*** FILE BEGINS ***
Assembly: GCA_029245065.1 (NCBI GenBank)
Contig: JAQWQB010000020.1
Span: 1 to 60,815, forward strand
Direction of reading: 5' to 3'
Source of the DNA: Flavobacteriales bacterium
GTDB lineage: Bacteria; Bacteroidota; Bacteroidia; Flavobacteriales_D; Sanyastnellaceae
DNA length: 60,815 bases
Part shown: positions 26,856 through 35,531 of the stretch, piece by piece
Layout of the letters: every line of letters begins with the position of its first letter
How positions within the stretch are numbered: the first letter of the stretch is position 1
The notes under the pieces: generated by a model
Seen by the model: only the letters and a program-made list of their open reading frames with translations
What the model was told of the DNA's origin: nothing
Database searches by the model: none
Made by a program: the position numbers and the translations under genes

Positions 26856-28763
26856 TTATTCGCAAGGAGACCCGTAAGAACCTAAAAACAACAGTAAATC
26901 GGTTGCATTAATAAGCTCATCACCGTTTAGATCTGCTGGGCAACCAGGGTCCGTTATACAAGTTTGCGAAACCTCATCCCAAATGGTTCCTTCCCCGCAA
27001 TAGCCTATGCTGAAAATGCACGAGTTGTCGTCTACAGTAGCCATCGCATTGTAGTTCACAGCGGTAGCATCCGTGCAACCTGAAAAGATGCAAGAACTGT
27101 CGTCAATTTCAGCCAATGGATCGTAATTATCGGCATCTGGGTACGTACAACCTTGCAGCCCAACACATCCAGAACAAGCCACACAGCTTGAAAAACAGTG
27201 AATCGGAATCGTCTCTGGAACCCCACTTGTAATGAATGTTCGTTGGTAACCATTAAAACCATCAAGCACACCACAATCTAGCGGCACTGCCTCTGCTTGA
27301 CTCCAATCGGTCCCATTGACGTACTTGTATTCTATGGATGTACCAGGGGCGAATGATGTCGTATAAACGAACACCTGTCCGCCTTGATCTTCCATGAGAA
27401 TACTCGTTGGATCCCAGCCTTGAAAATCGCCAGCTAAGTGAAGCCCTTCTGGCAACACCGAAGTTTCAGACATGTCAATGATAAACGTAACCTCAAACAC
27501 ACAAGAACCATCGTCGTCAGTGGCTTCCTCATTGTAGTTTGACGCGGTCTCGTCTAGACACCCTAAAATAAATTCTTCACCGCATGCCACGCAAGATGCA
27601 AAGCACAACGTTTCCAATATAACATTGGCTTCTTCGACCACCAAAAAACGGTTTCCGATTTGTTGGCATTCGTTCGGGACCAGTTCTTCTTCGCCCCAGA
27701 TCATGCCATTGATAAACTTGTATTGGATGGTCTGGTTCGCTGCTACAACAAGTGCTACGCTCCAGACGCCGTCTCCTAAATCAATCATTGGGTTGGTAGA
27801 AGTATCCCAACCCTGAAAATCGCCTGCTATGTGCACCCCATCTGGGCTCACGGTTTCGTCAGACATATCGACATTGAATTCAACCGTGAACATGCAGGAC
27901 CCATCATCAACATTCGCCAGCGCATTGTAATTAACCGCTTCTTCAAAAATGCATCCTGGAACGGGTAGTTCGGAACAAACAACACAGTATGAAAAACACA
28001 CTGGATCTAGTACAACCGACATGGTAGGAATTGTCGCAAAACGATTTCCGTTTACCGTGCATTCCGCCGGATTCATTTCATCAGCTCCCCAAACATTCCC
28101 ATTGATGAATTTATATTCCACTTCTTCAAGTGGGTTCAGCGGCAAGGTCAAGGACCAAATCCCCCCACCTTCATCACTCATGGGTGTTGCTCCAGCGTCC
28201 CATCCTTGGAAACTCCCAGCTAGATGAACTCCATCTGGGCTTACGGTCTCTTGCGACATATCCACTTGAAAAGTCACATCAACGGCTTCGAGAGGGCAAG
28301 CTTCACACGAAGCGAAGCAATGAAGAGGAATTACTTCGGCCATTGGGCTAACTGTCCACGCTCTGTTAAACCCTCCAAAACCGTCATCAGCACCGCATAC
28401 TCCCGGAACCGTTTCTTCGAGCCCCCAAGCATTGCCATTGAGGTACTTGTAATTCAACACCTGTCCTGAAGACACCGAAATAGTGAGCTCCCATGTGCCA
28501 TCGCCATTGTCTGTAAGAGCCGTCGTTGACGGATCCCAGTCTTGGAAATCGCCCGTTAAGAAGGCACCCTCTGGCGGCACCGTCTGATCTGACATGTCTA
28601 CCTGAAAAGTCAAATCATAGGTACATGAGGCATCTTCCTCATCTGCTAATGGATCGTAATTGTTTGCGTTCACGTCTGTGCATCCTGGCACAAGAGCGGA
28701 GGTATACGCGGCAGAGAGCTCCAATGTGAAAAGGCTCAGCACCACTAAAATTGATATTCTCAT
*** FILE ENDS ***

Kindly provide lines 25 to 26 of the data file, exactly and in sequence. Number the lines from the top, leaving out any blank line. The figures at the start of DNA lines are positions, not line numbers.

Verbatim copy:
27601 AAGCACAACGTTTCCAATATAACATTGGCTTCTTCGACCACCAAAAAACGGTTTCCGATTTGTTGGCATTCGTTCGGGACCAGTTCTTCTTCGCCCCAGA
27701 TCATGCCATTGATAAACTTGTATTGGATGGTCTGGTTCGCTGCTACAACAAGTGCTACGCTCCAGACGCCGTCTCCTAAATCAATCATTGGGTTGGTAGA